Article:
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Changcheng Xu

Research Interests

In living systems lipids serve multiple and diverse functions; they comprise the building blocks of biological membranes, in addition to acting as metabolic regulators and cellular signaling molecules. Storage lipids in the form of triacylglycerols (oils) are one of most concentrated forms of energy available in eukaryotic cells; having an energy density equivalent to that of petroleum. It has long been recognized that oils produced by plants and microalgae are chemically similar to fossil fuel, and thus represent an ideal renewable feedstock that is carbon neutral with respect to greenhouse gas emission. However, the economic feasibility of using such oils as renewable resources is critically dependent on their yield and there is therefore an urgent need to understand the regulation of oil biosynthesis at the molecular and cellular level in order to improve yield.

Our research group seeks to dissect the regulatory network governing lipid biosynthesis and storage by a combination of molecular genetic, cell biological and biochemical approaches. One important facet of such a network concerns the metabolic coordination of different subcelluar compartments in the dynamic process of lipid metabolism. We use the seed plant Arabidopsis and the unicellular microalgae Chlamydomonas as complementary experimental model systems. Specific areas of interest include 1) the regulation of triacylglycerol assembly and deposition and 2) the molecular basis for interorganelle lipid transfer. Additional efforts focus on understanding the mechanisms and biochemical processes that control fatty acid partitioning and channeling with regard to oil biosynthesis. The long-term goal of our research program is to identify the regulatory factors and other principles that limit lipid synthesis and storage in plants and microalgae. This knowledge will be used to overcome bottlenecks in these processes to enhance oil yield. Successful, transfer of this information to industrial partners should enable commercially feasible production of biofuels; reducing our dependence on petrochemicals.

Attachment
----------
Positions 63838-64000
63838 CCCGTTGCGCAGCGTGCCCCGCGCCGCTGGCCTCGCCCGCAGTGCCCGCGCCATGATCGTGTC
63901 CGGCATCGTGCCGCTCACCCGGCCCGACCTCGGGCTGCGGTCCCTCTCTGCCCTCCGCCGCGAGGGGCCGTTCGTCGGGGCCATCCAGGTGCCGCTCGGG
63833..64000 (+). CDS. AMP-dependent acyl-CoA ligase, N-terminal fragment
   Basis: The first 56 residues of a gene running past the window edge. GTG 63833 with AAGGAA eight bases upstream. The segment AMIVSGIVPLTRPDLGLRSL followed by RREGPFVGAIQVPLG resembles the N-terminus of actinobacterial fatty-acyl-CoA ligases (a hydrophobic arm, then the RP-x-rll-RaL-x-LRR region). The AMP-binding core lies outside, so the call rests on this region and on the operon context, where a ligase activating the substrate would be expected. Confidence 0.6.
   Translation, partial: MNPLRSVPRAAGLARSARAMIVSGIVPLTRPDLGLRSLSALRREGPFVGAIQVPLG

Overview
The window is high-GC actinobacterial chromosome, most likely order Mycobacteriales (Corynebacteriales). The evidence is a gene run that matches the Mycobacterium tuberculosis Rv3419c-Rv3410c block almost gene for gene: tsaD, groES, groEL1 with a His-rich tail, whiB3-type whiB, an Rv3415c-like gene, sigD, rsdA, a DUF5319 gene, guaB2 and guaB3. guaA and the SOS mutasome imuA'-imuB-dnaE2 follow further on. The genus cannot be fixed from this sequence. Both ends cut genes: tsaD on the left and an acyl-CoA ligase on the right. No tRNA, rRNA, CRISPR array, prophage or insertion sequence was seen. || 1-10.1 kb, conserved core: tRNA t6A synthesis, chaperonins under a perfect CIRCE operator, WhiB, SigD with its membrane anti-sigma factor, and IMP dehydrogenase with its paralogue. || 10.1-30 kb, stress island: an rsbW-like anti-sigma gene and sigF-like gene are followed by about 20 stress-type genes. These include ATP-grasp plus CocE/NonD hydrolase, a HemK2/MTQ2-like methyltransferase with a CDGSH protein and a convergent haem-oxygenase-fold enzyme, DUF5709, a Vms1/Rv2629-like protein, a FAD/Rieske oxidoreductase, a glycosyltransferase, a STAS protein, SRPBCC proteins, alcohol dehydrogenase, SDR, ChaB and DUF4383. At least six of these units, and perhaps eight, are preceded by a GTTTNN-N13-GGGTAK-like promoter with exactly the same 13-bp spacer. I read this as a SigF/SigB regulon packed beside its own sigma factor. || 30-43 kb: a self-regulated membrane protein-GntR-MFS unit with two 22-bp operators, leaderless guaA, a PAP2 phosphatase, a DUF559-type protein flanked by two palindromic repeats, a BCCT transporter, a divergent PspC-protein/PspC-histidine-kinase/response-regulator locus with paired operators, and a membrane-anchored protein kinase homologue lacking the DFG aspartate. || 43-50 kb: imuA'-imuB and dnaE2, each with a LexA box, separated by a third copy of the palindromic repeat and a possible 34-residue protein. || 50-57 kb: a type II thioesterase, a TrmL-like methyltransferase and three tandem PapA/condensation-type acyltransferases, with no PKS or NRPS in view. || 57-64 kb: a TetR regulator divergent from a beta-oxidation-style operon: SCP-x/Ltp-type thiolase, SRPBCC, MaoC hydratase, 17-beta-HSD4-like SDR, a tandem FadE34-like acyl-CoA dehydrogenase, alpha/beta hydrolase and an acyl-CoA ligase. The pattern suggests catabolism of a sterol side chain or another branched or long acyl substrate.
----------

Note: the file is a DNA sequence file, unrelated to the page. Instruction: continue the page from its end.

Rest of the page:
Recent News

Selected Publications

  • Fan J, Yan C, Xu C. Phospholipid:diacylglycerol acyltransferase-mediated triacylglycerol biosynthesis is crucial for protection against fatty acid-induced cell death in growing tissues of Arabidopsis. Plant J. 76: 930-942 (2013). PubMed